Partners for Youth with Disabilities

College to Career Transition Resources: Partners for Youth with Disabilities

Hadley Kronick, one of the 2022 Dinah F.B. Cohen Fellows, interviewed Partners for Youth with Disabilities to learn about the resources they offer to youth with disabilities. The below article is written by them.

In high school, I was diagnosed with a chronic illness that caused a lot of issues in my personal life. Before being diagnosed I was a member and a leader in many clubs, an A student, and a high achiever overall. After my diagnosis, my positions were taken away from me, I was largely separated from the rest of my peers, and discriminated against. It left me feeling extremely isolated and that I was a burden to my friends and family. 

Partners for Youth with Disabilities (PYD) offers support to help with issues like these. With PYD you can gain a community of peers who can understand what you are going through. You also gain mentors who can help give you support and find the right resources for your specific situations. These resources are why I believe everyone should be aware of the support PYD offers. This led me to interview Kristin Humphrey, the Director of the National Disability Mentoring Coalition which is part of PYD.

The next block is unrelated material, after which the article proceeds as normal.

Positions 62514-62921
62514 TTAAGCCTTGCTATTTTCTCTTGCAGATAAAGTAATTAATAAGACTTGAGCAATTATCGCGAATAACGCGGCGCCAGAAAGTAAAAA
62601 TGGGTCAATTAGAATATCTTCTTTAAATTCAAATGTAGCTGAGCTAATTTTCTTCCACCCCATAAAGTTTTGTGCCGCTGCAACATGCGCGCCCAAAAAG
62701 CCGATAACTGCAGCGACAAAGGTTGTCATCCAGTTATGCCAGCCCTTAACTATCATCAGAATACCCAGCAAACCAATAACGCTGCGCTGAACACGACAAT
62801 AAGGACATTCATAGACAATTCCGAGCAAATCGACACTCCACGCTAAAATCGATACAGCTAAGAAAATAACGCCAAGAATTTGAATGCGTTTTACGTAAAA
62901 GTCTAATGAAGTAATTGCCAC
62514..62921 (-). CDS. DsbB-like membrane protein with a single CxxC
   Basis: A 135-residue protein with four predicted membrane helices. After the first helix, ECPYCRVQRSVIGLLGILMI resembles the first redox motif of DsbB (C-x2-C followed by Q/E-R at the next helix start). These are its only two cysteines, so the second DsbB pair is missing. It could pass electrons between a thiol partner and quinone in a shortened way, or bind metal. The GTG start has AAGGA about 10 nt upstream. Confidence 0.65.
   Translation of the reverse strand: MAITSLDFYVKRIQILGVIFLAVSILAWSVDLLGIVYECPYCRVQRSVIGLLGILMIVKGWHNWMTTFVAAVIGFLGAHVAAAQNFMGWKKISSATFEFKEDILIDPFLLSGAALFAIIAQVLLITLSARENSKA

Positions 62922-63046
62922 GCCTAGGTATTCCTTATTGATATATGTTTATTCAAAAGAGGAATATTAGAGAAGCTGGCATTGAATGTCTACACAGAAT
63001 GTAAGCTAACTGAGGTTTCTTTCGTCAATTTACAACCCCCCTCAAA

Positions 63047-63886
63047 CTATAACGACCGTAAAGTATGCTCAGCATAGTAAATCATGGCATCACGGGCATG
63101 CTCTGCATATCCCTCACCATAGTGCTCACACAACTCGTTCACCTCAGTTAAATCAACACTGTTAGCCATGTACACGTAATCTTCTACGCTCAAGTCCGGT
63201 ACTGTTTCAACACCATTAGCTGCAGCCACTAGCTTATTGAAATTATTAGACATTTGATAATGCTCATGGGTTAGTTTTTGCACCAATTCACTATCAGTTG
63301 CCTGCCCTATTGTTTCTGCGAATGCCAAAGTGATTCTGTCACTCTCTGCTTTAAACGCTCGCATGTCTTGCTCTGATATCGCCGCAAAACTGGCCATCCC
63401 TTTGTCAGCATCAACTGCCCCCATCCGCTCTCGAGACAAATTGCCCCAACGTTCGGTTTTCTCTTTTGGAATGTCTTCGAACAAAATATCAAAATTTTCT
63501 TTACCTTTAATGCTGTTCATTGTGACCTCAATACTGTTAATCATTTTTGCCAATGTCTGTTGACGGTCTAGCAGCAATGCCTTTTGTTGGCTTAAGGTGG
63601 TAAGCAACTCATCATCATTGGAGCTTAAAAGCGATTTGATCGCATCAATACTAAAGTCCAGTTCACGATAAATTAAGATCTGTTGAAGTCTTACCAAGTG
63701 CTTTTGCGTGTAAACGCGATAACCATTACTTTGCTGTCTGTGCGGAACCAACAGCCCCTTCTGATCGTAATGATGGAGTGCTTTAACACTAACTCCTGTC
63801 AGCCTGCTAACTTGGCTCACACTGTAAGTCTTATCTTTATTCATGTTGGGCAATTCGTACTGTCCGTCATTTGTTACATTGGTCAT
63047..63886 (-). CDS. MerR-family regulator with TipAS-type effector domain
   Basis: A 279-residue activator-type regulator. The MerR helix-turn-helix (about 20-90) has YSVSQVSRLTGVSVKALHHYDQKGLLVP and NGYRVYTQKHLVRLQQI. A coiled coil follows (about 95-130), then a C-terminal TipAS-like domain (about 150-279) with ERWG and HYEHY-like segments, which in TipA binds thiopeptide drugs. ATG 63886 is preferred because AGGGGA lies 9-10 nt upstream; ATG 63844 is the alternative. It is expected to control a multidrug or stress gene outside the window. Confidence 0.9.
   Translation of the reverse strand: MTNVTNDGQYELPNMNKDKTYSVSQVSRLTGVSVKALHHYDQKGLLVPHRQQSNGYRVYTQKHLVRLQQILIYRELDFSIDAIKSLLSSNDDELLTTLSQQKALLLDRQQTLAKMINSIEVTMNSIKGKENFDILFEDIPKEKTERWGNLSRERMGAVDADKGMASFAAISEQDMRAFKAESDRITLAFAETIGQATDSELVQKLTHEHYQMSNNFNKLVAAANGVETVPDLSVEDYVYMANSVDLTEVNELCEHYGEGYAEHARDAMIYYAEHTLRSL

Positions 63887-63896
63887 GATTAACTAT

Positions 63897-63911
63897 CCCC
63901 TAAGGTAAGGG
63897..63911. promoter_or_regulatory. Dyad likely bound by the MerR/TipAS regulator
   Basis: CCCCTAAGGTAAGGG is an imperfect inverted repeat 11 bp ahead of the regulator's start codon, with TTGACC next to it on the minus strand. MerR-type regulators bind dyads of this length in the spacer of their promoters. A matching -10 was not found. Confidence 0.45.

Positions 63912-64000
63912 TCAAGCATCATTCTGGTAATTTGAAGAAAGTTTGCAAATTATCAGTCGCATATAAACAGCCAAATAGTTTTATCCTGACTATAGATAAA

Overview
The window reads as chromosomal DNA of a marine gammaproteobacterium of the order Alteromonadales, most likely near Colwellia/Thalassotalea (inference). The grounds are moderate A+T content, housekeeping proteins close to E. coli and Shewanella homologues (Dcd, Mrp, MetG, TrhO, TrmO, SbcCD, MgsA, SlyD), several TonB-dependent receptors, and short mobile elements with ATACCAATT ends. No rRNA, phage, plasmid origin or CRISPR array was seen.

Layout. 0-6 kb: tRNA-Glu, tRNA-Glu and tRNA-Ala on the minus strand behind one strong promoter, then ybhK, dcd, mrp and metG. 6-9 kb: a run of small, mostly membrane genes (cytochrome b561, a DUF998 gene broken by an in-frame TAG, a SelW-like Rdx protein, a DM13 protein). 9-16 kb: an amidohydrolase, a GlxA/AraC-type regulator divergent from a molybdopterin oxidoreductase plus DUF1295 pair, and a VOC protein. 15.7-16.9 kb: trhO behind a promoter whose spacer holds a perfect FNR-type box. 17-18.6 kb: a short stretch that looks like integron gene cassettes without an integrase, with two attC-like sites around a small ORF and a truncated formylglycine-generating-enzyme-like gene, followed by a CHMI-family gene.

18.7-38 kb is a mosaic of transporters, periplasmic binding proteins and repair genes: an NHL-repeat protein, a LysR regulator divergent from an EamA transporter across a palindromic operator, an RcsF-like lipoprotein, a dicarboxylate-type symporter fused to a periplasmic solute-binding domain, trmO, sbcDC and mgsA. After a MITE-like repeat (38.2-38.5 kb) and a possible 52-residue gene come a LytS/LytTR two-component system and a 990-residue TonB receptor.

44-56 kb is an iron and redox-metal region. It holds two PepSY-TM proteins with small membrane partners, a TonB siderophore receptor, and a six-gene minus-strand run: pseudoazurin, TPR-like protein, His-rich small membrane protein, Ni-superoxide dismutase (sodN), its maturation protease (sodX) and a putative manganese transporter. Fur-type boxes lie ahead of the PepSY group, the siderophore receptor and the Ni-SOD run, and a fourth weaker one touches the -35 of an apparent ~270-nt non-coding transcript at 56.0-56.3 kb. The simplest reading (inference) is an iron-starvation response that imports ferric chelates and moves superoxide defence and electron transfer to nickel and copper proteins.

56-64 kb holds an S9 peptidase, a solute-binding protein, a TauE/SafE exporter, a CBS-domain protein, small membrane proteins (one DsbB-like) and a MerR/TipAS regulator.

To start, please describe your organization and signature transition support programs/services.

PYD’s goal is to create a world where young people with disabilities will be able to live with dignity and pride in who they are and lead self-determined lives filled with purpose. To make this happen, we build the skills and abilities of young people with disabilities and increase the inclusivity of workplaces, organizations, and communities.